Definitions for Sodiumˈsoʊ di əm
This page provides all possible meanings and translations of the word Sodium
Random House Webster's College Dictionary
so•di•umˈsoʊ di əm(n.)
a soft, silver-white, chemically active metallic element that occurs naturally only in combination: a necessary element in the body for the maintenance of normal fluid balance and other physiological functions.
Ref: Symbol: Na; 3
any salt of sodium, as sodium chloride or sodium bicarbonate.
Category: Biochemistry, Medicine, Pharmacology
Origin of sodium:
1807; sod (a ) + -ium2
sodium, Na, atomic number 11(noun)
a silvery soft waxy metallic element of the alkali metal group; occurs abundantly in natural compounds (especially in salt water); burns with a yellow flame and reacts violently in water; occurs in sea water and in the mineral halite (rock salt)
A soft, waxy, silvery reactive metal that is never found unbound in nature, and a chemical element (symbol Na) with an atomic number of 11 and atomic weight of 22.98977.
Origin: Coined by Humphry Davy in 1807, from soda.
a common metallic element of the alkali group, in nature always occuring combined, as in common salt, in albite, etc. It is isolated as a soft, waxy, white, unstable metal, so readily oxidized that it combines violently with water, and to be preserved must be kept under petroleum or some similar liquid. Sodium is used combined in many salts, in the free state as a reducer, and as a means of obtaining other metals (as magnesium and aluminium) is an important commercial product. Symbol Na (Natrium). Atomic weight 23. Specific gravity 0.97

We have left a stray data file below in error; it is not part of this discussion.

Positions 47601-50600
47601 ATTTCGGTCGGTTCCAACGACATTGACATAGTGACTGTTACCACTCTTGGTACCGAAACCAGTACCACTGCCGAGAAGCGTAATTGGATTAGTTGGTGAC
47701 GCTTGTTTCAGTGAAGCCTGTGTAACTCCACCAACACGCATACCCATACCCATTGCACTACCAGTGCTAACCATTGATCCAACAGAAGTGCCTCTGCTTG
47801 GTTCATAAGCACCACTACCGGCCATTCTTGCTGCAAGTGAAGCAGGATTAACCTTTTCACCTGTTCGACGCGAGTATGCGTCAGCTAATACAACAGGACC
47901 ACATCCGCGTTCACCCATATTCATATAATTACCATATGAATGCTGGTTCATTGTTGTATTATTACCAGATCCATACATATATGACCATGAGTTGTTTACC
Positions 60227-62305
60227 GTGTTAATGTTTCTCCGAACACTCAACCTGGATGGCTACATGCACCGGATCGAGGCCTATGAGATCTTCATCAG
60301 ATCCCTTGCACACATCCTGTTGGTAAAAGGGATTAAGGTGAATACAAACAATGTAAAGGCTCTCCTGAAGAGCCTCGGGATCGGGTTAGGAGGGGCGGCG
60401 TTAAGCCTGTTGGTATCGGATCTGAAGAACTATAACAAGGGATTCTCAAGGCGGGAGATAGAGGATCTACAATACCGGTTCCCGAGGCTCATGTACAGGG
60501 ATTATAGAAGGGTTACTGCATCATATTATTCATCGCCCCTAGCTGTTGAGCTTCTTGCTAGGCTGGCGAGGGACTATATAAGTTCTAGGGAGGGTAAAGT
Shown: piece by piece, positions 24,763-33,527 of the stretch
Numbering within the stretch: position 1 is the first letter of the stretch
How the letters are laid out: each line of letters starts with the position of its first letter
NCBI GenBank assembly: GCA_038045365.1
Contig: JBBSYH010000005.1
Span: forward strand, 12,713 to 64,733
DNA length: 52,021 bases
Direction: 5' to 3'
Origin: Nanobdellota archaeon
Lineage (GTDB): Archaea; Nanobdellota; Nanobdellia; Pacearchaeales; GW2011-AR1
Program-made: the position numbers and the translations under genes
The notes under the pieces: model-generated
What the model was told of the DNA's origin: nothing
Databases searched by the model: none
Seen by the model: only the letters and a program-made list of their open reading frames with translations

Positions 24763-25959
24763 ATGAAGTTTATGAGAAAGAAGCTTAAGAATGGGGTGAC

Sodium is a chemical element with the symbol Na and atomic number 11. It is a soft, silvery-white, highly reactive metal and is a member of the alkali metals; its only stable isotope is ²³Na. The free metal does not occur in nature, but instead must be prepared from its compounds; it was first isolated by Humphry Davy in 1807 by the electrolysis of sodium hydroxide. Sodium is the sixth most abundant element in the Earth's crust, and exists in numerous minerals such as feldspars, sodalite and rock salt. Many salts of sodium are highly water-soluble, and their sodium has been leached by the action of water so that chloride and sodium are the most common dissolved elements by weight in the Earth's bodies of oceanic water. Many sodium compounds are useful, such as sodium hydroxide for soapmaking, and sodium chloride for use as a deicing agent and a nutrient. Sodium is an essential element for all animals and some plants. In animals, sodium ions are used against potassium ions to build up charges on cell membranes, allowing transmission of nerve impulses when the charge is dissipated. The consequent need of animals for sodium causes it to be classified as a dietary inorganic macro-mineral.
U.S. National Library of Medicine
An element that is a member of the alkali group of metals. It has the atomic symbol Na, atomic number 11, and atomic weight 23. With a valence of 1, it has a strong affinity for oxygen and other nonmetallic elements. Sodium provides the chief cation of the extracellular body fluids. Its salts are the most widely used in medicine. (From Dorland, 27th ed) Physiologically the sodium ion plays a major role in blood pressure regulation, maintenance of fluid volume, and electrolyte balance.
Translations for Sodium
Kernerman English Multilingual Dictionary
an element from which many substances are formed, including common salt (
- كلوريد الصوديوم، مِلْح الطَّعامArabic
- sódioPortuguese (BR)
- das NatriumGerman
- natríum, natrínIcelandic
- سوډيم (يوډول عنصرPashto
- 鈉Chinese (Trad.)
- سوڈا، نمک وغیرہ میں موجود ایک قدرتی عنصرUrdu
- nát triVietnamese
- 钠Chinese (Simp.)
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